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Pie in the Sky

  by Jane Smiley

(about 276 pages)
total words
of all the books in our library
of all the books in our library
passive voice
of all the books in our library
all adverbs
of all the books in our library
of all the books in our library
of all the books in our library

clippings from this book

We’ve analyzed hundreds of millions of words, from thousands of different authors, training our linguistic models to recognize the most vivid words in the English language… the words that create the most intense sensory experiences: colors, textures, sounds, flavors, and aromas.

Based on our analysis, we’ve scanned through the pages of this book to find the two pages at the extremes, both the most-passive and the most-vivid pages, so that you can compare them side-by-side and see the difference:

if that’s possible. His job is to cull the herd.” “What does that mean?” “That means, part of what he does when he goes around giving clinics is look for horses and riders that might go really far, like get on the team. That is only a handful of riders. They have to be talented and experienced, but they also have to have a certain temperament. Do you know what that is?” I nodded. “You mean, just the way that they are, starting when they’re born.” “Yes.” “Like my colt Jack is bold and full of energy.” “Yes.” “So what is Sophia’s temperament?” Jane stared at me. I hoped that she wasn’t going to do what the teachers at school liked to do, which was to say, “What do you think?” But she was nicer than that. She said, “I thought Sophia was tough as nails. So did Colonel Hawkins. That time she hurt her shoulder, she almost had him convinced to let her keep riding.” I said, “Has he asked her why she doesn’t want to ride her horses?” “I don’t know. I don’t know that the colonel ever asks why.” “Why not?” “Well, you know. ‘Theirs not to reason why, Theirs but to do and die.’ “What does that mean?” “Oh, it’s a poem, ‘The Charge of the Light Brigade.’ It’s about being in the cavalry, which Colonel Hawkins was in for years before it disbanded.” “Well, someone should ask her.” “Someone should,” said Jane. When I was wearing jeans, a T-shirt, and boots. The other boys had on regular button-downs, except for Billy Russell and Sergio Garcia, who were wearing cowboy shirts that my dad would have liked. The girls all looked less “simple” than I did—Linda A. had a tight skirt, black, which made me realize that green is a really boring color for a party. Alexis and Barbie had gone into their mother’s and aunt’s closets and come up with dresses from the 1940s. Alexis’s was dark blue, with buttons down the front and short sleeves. The sleeves, the collar, and the pockets were trimmed with white, and she had found a pair of short white gloves. Barbie was wearing a shiny gray dress with a wide belt and a huge skirt, and under that was about ten acres of petticoat. She had on a small white hat pinned over her bun. They looked both fun and beautiful, and I missed them already. Barbie kissed me on the cheek and said she loved my necklace. Stella and Gloria were very up to date. Gloria was wearing a nice sleeveless dress in beige and gray. The beige top came straight across and then angled down toward the waist, and then the gray skirt flared out. She looked right out of Seventeen. Stella had on windowpane hose, white culottes, and a short square jacket. She looked really good, and I saw the others watching her. The first thing I did, though, was go into the kitchen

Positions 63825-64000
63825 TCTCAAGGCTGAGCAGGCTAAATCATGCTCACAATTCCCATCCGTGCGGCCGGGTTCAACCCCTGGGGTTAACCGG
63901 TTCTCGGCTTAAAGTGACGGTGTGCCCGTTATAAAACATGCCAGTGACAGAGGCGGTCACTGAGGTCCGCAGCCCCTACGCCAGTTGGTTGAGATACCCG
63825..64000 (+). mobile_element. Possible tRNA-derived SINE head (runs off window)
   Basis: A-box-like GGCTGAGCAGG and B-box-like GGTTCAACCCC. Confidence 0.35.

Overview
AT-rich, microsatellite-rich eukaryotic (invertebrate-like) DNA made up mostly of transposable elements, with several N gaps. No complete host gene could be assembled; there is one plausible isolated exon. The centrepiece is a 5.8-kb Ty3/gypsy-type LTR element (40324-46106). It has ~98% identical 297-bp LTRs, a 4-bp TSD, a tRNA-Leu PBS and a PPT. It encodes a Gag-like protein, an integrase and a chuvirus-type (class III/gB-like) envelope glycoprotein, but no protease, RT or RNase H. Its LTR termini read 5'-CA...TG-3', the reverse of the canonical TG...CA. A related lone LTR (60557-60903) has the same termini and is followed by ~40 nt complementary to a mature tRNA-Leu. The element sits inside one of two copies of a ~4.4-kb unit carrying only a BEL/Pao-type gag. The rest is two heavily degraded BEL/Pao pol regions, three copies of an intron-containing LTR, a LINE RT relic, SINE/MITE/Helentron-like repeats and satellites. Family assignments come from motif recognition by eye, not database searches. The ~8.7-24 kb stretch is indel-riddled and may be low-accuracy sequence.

emotional story arc

Click anywhere on the chart to see the most significant emotional words — both positive & negative — from the corresponding section of the text…
This chart visualizes the the shifting emotional balance for the arc of this story, based on the emotional strength of the words in the prose, using techniques pioneered by the UVM Computational Story Lab. To create this story arc, we divided the complete manuscript text into 50 equal-sized chunks, each with 1379.38 words, and then we scored each section by counting the number of strongly-emotional words, both positive and negative. The bars in the chart move downward whenever there’s conflict and sadness, and they move upward when conflicts are resolved, or when the characters are happy and content. The size of each bar represents the positive or negative word-count of that section.

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